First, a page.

EU Copyright Reform Proposals Unfit for the Digital Age

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(Open Letter to Members of the European Parliament and the Council of the European Union)
Multiple Authors
24 February 2017

(Open Letter to Members of the European Parliament and the Council of the European Union)
We are independent legal, economic and social scientists, and represent the leading European centres
researching intellectual property and innovation law.
It is likely that you personally are being lobbied with regard to a complex Copyright Reform package that
extends to 3 Regulations and 2 Directives (supported by over 400 pages of Impact Assessments).
The proposals say the right words on the cover: “EU Copyright Rules Fit For The Digital Age. Better
choice & access to content online and across borders. Improved copyright rules for education, research,
cultural heritage and inclusion of disabled people. A fairer online environment for creators and the
press.”
While the Proposed Directive on Copyright in the Digital Single Market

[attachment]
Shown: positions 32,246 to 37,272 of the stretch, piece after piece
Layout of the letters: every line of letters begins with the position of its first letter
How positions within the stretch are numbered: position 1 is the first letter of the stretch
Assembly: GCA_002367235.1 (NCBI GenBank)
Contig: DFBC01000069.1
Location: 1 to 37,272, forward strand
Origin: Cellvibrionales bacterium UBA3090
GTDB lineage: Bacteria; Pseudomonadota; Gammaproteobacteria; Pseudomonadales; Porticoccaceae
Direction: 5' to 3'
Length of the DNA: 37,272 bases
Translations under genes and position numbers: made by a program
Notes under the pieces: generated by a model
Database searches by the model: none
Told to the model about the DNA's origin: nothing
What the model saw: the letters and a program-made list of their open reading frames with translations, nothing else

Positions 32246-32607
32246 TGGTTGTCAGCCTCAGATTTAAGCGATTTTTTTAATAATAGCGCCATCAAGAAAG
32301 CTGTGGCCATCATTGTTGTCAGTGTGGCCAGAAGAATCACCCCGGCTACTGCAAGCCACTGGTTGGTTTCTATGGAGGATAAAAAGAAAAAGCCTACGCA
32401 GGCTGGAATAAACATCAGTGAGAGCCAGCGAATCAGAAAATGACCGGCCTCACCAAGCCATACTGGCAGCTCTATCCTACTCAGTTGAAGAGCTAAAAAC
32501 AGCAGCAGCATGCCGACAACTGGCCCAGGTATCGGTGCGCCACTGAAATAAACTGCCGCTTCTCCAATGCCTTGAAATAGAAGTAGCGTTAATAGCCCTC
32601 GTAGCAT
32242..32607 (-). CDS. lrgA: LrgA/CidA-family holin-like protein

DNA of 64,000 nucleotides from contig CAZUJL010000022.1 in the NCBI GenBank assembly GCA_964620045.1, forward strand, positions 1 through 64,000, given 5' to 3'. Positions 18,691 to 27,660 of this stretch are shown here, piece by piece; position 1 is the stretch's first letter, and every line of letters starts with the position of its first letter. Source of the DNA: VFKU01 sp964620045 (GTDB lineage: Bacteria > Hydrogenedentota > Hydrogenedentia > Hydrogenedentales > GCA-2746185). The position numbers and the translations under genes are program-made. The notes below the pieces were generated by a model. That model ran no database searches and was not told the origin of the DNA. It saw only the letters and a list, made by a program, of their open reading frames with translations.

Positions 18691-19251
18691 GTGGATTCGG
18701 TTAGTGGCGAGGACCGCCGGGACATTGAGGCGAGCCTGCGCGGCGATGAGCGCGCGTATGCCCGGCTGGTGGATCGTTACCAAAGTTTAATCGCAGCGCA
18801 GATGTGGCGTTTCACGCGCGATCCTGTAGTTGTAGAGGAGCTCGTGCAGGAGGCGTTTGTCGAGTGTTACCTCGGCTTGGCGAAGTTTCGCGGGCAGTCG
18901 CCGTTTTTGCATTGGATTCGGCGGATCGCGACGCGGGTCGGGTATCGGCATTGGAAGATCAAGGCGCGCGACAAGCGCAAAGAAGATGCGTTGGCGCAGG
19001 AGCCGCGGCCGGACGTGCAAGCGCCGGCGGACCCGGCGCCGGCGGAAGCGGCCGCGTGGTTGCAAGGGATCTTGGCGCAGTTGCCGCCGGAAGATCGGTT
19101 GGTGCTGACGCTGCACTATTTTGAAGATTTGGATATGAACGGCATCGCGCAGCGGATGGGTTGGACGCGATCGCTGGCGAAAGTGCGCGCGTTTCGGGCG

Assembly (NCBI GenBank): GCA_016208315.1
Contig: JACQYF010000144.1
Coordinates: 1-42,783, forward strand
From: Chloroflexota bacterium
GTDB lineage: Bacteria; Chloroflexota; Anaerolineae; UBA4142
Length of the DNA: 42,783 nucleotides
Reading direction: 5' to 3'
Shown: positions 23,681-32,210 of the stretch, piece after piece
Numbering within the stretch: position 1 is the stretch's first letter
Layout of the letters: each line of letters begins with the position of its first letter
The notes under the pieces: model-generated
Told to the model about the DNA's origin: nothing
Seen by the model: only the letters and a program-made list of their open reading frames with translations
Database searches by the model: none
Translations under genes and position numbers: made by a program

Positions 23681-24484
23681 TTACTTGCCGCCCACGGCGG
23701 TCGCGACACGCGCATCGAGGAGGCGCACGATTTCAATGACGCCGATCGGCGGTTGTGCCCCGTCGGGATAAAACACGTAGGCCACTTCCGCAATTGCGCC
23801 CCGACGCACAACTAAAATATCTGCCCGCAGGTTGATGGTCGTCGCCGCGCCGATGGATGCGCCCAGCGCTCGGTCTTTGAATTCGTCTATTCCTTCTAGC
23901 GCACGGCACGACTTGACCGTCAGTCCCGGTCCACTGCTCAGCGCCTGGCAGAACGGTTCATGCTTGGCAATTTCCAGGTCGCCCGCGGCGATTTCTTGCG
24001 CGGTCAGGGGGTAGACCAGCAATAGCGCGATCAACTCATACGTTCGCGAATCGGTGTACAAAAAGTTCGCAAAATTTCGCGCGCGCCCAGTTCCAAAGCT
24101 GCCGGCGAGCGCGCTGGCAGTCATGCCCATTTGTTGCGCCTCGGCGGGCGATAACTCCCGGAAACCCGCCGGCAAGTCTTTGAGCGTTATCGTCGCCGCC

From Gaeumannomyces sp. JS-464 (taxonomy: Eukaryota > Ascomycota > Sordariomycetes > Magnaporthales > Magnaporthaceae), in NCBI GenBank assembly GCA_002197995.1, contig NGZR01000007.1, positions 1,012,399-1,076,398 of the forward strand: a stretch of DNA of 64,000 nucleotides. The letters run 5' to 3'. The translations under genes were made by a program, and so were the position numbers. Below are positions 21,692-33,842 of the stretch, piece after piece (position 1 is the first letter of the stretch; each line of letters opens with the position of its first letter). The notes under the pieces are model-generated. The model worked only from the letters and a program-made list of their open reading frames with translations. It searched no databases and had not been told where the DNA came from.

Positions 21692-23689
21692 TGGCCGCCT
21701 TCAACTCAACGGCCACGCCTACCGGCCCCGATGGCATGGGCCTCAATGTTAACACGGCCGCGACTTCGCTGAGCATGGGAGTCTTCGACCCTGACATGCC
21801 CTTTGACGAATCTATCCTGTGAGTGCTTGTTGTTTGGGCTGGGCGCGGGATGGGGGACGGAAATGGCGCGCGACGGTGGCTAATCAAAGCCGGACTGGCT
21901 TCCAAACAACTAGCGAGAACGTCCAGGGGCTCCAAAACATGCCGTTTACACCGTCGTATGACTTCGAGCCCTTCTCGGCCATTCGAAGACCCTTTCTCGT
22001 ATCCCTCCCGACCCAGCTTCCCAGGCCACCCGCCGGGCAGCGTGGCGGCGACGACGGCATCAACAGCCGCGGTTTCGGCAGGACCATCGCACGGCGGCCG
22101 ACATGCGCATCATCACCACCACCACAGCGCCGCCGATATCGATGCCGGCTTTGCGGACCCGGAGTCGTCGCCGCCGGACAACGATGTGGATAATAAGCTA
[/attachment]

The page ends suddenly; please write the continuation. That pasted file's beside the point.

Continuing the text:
number of reasonable, common sense measures (for example relating to cross border access, out-of-
commerce works, and access for the benefit of visually impaired people), there are two provisions that
are fundamentally flawed. They do not serve the public interest.
(COM(2016) 593 final) contains a
Article 13 indirectly tries to amend the E-Commerce Directive (2000/31/EC) that arranges the liability of online intermediaries for user generated content into a shared responsibility of rights holders and service providers. The proposals will hinder digital innovation and users’ participation.
Article 11 seeks to create an additional exclusive right for press publishers, even though press publishers
already acquire exclusive rights from authors via contract. The additional right will deter communication
of news, obstruct online licensing, and will negatively affect authors.
With respect to both provisions, independent empirical evidence has been ignored, consultations have
been summarised in a misleading manner, and legitimate criticism has been labelled as anti-copyright.
We urge you to look inside the copyright package and seek out independent expertise.
In order to facilitate debate, we have produced two short appendices to this letter, setting out the key
flaws of the proposals, and listing sources of evaluation. There is independent scientific consensus that
Articles 11 and 13 cannot be allowed to stand